Suspenders never go out of style


Dating back to the French Revolution, this original accessory is experiencing one of its cyclical returns. Let’s look at its history, typology and uses

The hipsters were the first to pull them out of their grandfathers’ drawers, but today suspenders are popular with people with a wide variety of styles.  Knowing them better is interesting and also useful, because the choice of the most suitable suspenders also depends on the type of clothing, one’s build and the occasion in which they must be worn.

Part of the male wardrobe for three centuries

In the beginning “les bretelles” were the symbolic garment of the French Revolution. They were invented by the sans culottes, who wore sailor pants held up by suspenders to distinguish themselves from nobles in their silk breeches (culottes, that is).

The first to sell modern suspenders was the Londoner Albert Thurston. Today the brand that bears his name is synonymous with quality craftmanship: suffice it to say that Daniel Craig in the role – made to measure – of the secret agent James Bond wears a pair of white Albert Thurston suspenders in one of the most important scenes of Casinò Royale.

In 1871 Samuel Clemens sought and obtained a patent for “adjustable and detachable straps for garments”. In that period suspenders came in a single size with elastic material, but Clemens found them uncomfortable, so he made them with straps, like belts. But it wasn’t for this reason that Clemens went down in history: he did that for what he wrote and signed with the pseudonym of Mark Twain. His famous characters  Tom Sawyer and Huckleberry Finn, however, are always represented with suspenders.

Suspenders reached their apogee between the end of the nineteenth century and the beginning of the twentieth: trousers of the period had an extremely high cut that made the use of a belt impossible.  The two world wars instead relegated suspenders to the closet.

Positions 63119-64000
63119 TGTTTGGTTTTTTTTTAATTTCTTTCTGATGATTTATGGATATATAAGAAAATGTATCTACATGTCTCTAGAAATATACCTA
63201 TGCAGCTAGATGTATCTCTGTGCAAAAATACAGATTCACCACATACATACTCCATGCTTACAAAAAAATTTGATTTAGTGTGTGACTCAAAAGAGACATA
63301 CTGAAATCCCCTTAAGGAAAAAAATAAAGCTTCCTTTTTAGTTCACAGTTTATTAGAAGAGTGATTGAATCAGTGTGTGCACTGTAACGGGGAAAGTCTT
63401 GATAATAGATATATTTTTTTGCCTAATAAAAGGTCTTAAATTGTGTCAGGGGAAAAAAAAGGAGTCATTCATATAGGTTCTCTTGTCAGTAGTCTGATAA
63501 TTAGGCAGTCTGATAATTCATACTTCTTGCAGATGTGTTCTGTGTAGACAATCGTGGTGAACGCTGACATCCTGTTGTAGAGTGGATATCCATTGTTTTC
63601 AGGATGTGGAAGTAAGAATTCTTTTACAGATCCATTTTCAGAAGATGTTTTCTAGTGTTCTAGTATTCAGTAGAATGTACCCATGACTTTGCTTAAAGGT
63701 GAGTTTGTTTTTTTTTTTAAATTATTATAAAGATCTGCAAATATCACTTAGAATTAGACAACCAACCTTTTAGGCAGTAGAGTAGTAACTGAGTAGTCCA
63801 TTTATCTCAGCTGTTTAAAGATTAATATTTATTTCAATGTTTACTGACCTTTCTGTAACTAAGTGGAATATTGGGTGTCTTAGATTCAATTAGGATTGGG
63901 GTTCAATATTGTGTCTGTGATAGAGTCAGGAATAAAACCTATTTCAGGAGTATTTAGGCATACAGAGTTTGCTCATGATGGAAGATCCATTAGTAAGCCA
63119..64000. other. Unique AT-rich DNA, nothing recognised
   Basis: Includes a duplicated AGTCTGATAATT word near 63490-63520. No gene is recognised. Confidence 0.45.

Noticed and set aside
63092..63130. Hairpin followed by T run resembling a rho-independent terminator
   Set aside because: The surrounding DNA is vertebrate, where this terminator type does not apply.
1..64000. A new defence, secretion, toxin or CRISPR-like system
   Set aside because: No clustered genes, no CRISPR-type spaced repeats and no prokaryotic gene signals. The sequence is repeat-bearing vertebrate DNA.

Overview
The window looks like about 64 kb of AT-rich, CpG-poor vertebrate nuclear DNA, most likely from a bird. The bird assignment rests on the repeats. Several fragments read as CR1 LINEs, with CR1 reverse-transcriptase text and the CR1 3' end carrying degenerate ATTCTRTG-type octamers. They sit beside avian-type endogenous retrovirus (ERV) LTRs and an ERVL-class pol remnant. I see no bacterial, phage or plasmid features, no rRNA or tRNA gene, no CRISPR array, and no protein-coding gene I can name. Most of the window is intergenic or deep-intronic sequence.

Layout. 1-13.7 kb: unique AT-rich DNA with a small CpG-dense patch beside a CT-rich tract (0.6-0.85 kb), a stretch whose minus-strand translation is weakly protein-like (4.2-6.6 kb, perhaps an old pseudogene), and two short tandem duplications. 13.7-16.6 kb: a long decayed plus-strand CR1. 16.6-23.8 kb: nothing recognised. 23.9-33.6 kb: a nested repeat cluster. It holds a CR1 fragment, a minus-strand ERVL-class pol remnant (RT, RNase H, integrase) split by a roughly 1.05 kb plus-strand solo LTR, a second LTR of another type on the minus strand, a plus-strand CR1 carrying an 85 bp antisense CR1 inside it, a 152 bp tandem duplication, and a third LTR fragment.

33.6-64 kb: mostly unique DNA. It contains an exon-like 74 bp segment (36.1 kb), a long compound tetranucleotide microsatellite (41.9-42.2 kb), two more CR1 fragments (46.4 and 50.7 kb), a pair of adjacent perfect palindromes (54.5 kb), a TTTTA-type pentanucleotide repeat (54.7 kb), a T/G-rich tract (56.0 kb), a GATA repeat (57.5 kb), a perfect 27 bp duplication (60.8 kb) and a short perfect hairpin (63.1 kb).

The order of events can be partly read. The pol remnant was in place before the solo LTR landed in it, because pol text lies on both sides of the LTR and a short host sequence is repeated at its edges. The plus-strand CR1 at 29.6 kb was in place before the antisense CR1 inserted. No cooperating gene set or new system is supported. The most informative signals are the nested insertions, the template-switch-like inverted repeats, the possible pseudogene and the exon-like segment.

After World War II, suspenders were worn by some specific groups, like for example the English working class in the Sixties: it was with that model in mind that Stanley Kubrick  had Alex, the protagonist of his masterpiece Clockwork Orange, wear them.  

In recent times, as we mentioned, hipsters were the ones to make them popular again, so much so that suspenders have been completely emancipated.

Buttonholes and clips, X and Y-backs

There are two main types of suspenders: those with clips, more modern and informal, and those with buttonholes, more classic, that are attached directly to buttons sewn on to trousers. Historically the buttons were on the outside of trousers and were hidden by a vest but, with the gradual disappearance of vests (which have however recently come back into fashion), tailors started to hide buttons on the inside of trousers. Today the clear obstacle to the spread of suspenders with buttons is that to be worn they require trousers with special buttons attached. The second element to consider in the choice of suspender is the type of suspender back.  Y-back suspenders are those in which the support braces come together in a single strap.  It’s the most elegant and discreet variety, perfect especially for those who are long-limbed, and are used with tailored or made-to-measure suits. X-back suspenders are instead those in which the support braces cross behind the back but are attached separately in two separate positions on the rear waist. Usually X-back suspenders are more suitable for casual and less formal occasions. They are often found in work clothes, as well as in classic ones for those with a solid build.

The golden ratio

With all due respect to Mark Twain, now suspenders are once again elastic, at least in the final part. Suspenders are adjustable,  although not  with the sort of straps he had envisaged, and made of composite materials: leather but also silk, satin,  polyester, or knit. The rule for choosing the  right material is “more rigid = more formal”. The golden ratio of suspenders, that which indicates the perfect proportion between length and width, is strongly tied to the wearer’s height and build. It’s a matter of proportions: suspenders that are too wide clash with a small build, while at the same time suspenders that are too narrow would disappear on someone who has a massive build.

Choosing the right color (and moment)

The most popular colors are classic dark, solid hues. Black suspenders go well with a white shirt and dark tie: they should be coordinated with the tie or shirt color if you plan to wear them under a vest.  Robert Redford and Leonardo di Caprio, in the role of the Great Gatsby at an interval of 40 years from each other, both wore suspenders and both hid them under a vest, wearing light colors for an elegance that withstands the test of time.

If instead you want to show them off it’s better to choose a pattern and coordinate it with that of the tie, keeping to a minimum chromatic or design contrasts, favoring vertical designs that slim the figure. But, as always, everyone is free to build his own look:  tastefully choosing the type of attachment, the suspender back, the material, the right proportions and an appropriate pattern is a real exercise in style.